As someone who has only chosen to be on the stage for 30+ years, this is the first time that I’ve truly seen the “other side” of theatre. I’ve been a part of this process from the very beginning – from the very first day as I sat all curled up on my couch in my pajamas reading this random script that I had found at Goodwill.  (Yes! Goodwill!)  I’m not generally a “script reader.” But this one caught my attention – not only because I found it at Goodwill (I mean, seriously – who finds a theatre script at Goodwill!?), but because of the content. It was amazing. It was funny, dramatic, romantic, sad….real. I was hooked.

I remember gasping during one part and my husband looking over at me asking if I was okay. I looked up at him and my only response was, “I have to direct this show.”  Not, I want to be in this show.  But I want to direct it. I had never directed anything before. But I knew now was the time.

And here I am a few years later. After months of worrying, laughing, crying, rehearsing, rehearsing, and more rehearsing, I will have the privilege and honor of watching my beautiful cast make this story come to life tonight at the Ashe Civic Center.

Photo by Troy Brooks of Ashe Mountain Times

I want you to take a look at this group of people here to your right. These people (including a few more who aren’t pictured) have become my family. While struggling to bring you, the audience, a story about love, life, loss and moving on, each and every one you see sitting on that stage has been going through the exact same things in their personal lives. Bringing you a little two-hour production is not easy. Each of us are real people – we have lives off of the stage. And if you can name it, someone on that stage has probably experienced it in the past few months. Marital problems, job losses, family trouble…even the death of family members (two of us lost our grandmothers and one of us lost our mother, just in the eight weeks of rehearsals for this show). So much life has been happening to us behind the scenes.

But has that stopped us?  Nope.

The love of theatre – the love of art itself – is a hard thing to describe. You know the saying, the show must go on? Well, it must. It’s a pull in our souls that we can’t explain. We have to tell you this story. We just have to. All of us. From the director, to the volunteers who are moving the set around in between scenes – each and every one of us knows that we have to play our part in bringing you this story. Why? Heck, we don’t know. We just know it has to be told. And nothing will stop us from telling it.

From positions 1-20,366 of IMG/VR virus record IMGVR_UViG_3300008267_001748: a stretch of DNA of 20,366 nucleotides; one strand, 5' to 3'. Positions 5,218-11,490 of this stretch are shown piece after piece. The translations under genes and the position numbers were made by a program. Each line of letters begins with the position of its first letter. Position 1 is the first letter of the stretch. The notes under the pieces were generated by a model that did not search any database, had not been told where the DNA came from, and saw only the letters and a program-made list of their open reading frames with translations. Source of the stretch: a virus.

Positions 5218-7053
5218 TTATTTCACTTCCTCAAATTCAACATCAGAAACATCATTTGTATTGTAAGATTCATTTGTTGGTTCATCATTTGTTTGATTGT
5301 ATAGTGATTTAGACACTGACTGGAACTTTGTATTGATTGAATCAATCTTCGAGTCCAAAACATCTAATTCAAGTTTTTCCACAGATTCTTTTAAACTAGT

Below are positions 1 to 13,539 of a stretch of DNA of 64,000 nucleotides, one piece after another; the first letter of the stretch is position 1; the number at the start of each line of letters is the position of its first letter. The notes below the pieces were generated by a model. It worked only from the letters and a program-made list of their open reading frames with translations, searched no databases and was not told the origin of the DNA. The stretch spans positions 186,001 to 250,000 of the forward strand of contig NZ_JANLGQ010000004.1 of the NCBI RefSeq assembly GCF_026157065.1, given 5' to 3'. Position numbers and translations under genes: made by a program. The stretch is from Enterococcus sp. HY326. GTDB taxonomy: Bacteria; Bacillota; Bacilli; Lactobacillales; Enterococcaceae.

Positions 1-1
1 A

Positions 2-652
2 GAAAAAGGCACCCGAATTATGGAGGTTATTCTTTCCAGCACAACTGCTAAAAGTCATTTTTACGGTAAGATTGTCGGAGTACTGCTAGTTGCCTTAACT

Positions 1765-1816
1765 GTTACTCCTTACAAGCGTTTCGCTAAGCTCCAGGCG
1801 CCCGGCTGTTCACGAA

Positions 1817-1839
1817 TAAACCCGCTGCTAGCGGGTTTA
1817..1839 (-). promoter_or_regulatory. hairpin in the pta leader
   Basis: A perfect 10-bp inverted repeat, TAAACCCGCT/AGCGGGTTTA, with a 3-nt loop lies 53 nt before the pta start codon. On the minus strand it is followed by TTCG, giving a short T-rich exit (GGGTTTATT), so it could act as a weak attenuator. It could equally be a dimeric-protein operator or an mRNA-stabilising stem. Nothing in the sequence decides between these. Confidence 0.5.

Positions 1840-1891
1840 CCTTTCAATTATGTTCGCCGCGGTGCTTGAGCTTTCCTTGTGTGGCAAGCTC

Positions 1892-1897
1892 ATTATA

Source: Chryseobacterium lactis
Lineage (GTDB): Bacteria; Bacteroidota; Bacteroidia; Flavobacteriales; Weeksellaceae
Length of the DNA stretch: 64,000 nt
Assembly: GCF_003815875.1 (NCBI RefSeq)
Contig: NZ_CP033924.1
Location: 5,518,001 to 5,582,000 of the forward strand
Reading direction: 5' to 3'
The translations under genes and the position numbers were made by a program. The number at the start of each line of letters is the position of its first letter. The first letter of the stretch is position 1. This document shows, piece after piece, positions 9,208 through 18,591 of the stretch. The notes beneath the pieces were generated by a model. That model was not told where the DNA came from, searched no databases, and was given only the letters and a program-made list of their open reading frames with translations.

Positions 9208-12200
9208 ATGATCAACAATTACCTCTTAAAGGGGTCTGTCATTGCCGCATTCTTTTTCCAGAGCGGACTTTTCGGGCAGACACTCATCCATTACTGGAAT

I hope you’ll find a way to come see our show. We have poured our heart and soul into telling you a story, and we want you to come hear it. We want you to find yourself in this show – whether it be remembering what a first love felt like, remembering the tragedy of a loss, or finding confidence in yourself to pursue the dreams you know you’re capable of – you are going to see a piece of you in one or more of these characters.

This is theatre.  We have all felt what each other has felt, and we are going to get up on a stage and show you that. You are not alone. None of us are.

Come join our family this weekend, won’t you?

Allow me to leave you with the perfect words to describe our show and why you should be there. This is from one of the four stars of Proof: my dear friend, Ike Smith.

“Proof is a thoughtful, compelling story that at its root is about relationships: parent/child, sibling/sibling, and romantic. It’s about how people connect — or disconnect — when life becomes unexpected and uncertain. It’s about how we deal with conflict, both internal and external.

Is PROOF a comedy? Maybe, -ish. Is it a drama? Sort of. Sometimes it’s funny, and sometimes it’s serious, and that’s life. PROOF is real.

David Auburn wrote a great story, and we’ve got a great cast and crew to tell it for you. If you can, please join us. You won’t regret it.”

See you tonight!


***

“The theater-goer in conventional dramatic theater says: Yes, I’ve felt that way, too. That’s the way I am. That’s life. That’s the way it will always be. The suffering of this or that person grips me because there is no escape for him. That’s great art — Everything is self-evident. I am made to cry with those who cry, and laugh with those who laugh.”
– Bertolt Brecht

All show rehearsal photos by Bobbi Jo Scott, Producer.